Ren doesn’t say much, just clutches his schoolbag to his chest and points his dead stare out the windshield. That’s the safest place to lay his eyes. Whenever he peeks to the left, his father’s hands are white on the steering wheel, in his face some breed of lethality Ren’s only ever seen just before his back gets stung in belt prints. A tightness pricks at his throat. He stares forward. Just has to stare forward. 

He flinches when his father reaches out, though it’s merely to jab his thumb into the socket of the car lighter, holding it there til the coil lights the front dashboard up an astringent scarlet. It’s a little funny to see his father do that after so many years an absence of a cigarette in his mouth. It’s funny in that sense, when he pulls a Marlboro out and stings the tip against the lighter, all the while keeping wrists on the wheel and eyes strict ahead, but it isn’t unwelcome. That kind of familiarity is just what he needs right now, the stink of the tobacco that always clung to the curtains and carpets in their old home. Their new house isn’t like that. They’ve had it a year now already and the only smell he ever opens the door to is lemons and Bible leather and his mother cooking in the kitchen, always barefooted, always humming to the plug-in radio and letting her aproned skirts swish around all schoolgirl like. 

His mother isn’t in the kitchen when he gets home that random Tuesday. Nobody is, not even the billowing of the curtains above the sink, not until his father claps his tall black boots all the way to grabbing up the kitchen landline and, just before he turns into himself, telling Ren, “Go play.”

Ren’s face pinches, but he’s got no desire to stick around, only the desire to sit on a stair and hold his ear open toward the kitchen, hands measly and cold as they grip the white stair rails. 

“I don’t know what more she expects from me,” he hears his father snarl into the phone. “I give her everything. I stopped drinking. I got us a house. I get her her own car and she uses it to try and kill herself. There’s no pleasing a woman who doesn’t let herself be pleased.”

Maybe if it’d been raining today, Ren would throw himself down there and defend her. Maybe if she were drinking, or on as many narcotics as the rumors that spread through his schoolmates by Wednesday morning suggest, then Ren might be able to defend his mother. But nothing like that’s half as true as how quiet she’d been the whole drive to drop him off that morning, how she’d let the box dye fade far enough to turn her brunette for the first time in his life. His mother hasn’t had her radio on all week. His mother wasn’t really ever all that tired.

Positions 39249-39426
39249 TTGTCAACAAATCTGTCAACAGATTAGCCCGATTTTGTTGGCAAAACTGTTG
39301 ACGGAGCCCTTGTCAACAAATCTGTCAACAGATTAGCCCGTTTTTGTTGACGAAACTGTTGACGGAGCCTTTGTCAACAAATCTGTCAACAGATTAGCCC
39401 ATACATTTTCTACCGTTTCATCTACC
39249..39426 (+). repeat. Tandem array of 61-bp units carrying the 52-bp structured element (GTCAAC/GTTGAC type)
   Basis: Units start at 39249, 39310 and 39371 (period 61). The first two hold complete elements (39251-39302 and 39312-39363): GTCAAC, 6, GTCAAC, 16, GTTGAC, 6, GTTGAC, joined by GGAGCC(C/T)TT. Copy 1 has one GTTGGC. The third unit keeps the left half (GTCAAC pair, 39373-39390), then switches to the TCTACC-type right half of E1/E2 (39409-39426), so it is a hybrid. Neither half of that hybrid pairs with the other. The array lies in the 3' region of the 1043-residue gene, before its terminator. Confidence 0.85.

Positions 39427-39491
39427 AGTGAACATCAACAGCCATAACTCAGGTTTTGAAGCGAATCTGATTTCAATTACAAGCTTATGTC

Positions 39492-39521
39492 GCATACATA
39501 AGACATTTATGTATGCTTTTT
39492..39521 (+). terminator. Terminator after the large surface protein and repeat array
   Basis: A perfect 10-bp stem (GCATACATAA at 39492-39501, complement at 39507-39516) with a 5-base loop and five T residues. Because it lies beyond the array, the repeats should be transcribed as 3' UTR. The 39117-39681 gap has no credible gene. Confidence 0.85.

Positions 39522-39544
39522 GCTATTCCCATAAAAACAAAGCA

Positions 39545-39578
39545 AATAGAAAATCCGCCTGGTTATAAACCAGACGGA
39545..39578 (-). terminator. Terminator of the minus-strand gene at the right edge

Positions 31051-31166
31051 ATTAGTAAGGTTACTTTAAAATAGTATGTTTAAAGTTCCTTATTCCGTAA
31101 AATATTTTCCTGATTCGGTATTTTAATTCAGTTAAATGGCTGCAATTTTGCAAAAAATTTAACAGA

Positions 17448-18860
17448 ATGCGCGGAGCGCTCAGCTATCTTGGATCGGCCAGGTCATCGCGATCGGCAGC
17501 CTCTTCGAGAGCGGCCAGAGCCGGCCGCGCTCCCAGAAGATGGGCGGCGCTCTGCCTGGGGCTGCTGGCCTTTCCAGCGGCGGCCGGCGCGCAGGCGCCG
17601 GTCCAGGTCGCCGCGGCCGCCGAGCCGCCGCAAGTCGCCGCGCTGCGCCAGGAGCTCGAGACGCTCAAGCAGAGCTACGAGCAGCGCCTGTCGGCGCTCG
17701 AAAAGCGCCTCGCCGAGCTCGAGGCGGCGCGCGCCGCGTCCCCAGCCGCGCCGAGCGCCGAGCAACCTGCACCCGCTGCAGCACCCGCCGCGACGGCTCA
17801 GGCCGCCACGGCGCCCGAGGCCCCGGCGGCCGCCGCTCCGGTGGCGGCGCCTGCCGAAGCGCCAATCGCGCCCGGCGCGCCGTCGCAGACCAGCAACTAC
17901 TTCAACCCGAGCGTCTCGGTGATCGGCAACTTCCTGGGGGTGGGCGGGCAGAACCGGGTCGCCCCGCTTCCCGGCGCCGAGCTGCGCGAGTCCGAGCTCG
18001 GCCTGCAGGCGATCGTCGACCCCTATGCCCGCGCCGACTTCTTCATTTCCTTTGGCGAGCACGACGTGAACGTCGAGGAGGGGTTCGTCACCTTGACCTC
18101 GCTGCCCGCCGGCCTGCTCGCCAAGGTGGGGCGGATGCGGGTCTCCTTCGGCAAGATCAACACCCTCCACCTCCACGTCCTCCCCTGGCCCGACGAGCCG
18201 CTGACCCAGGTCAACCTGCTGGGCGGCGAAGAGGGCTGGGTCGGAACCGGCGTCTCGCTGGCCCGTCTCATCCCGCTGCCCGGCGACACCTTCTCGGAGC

Whenever he curls up on himself there, it’s warmer, at least. He tucks his face into his knees and lets his tear ducts have their way with him. Crying’s one of the rare things he won’t pick a fight with- what’s the sense in closing yourself up, where’s that get you? Gets a tree struck through your windshield, he says. So Ren cries there, eight years old, on the stairs, cries his knees snotty and pressure pink, because his mother’s still alive- bruised and bent up and bloodied and butchered, but by God she’s alive and by God he won’t soon have to eat both halves of the grapefruit himself. It’s a miracle, but he still cries about it. His mother’s alive, and that’s the one thing she doesn’t want. He can only just begin to imagine the dull, throbbing kind of ache that is. 

But she’s alive. He gets to skip the math test all his classmates are taking right now, and his mom’s alive. Hey, man, pretty good day! Pretty grand old day until his neck twists toward the creak of the bottom step, and on it pauses the gleaming toe of one great big black boot. Ren swallows up all his thoughts when he sees his father standing there, just watching him. One hand holds the rail, like he were on his way up, but stopped at the sight of his first and only son crying on the stairs alone. He stopped to catch himself, had to! Had to or else he’d quake at so hollow an acrylic masterpiece that is his son, eight years old and grieving not his first pain, curled up crying on the undusted staircase (and, God, how’nt he seen this day coming, dear Lord, with the stairs undusted like that!). Ren could even imagine what it feels like to get grabbed up under the arms, in a way that hadn’t meant to hurt but his father’s just rough like that, held against his chest and soothed without words (his father’s just rough like that). What a day would that make, to be held by his father and have his mother alive, for once their roles reversed. Ren could imagine it, he could just imagine it.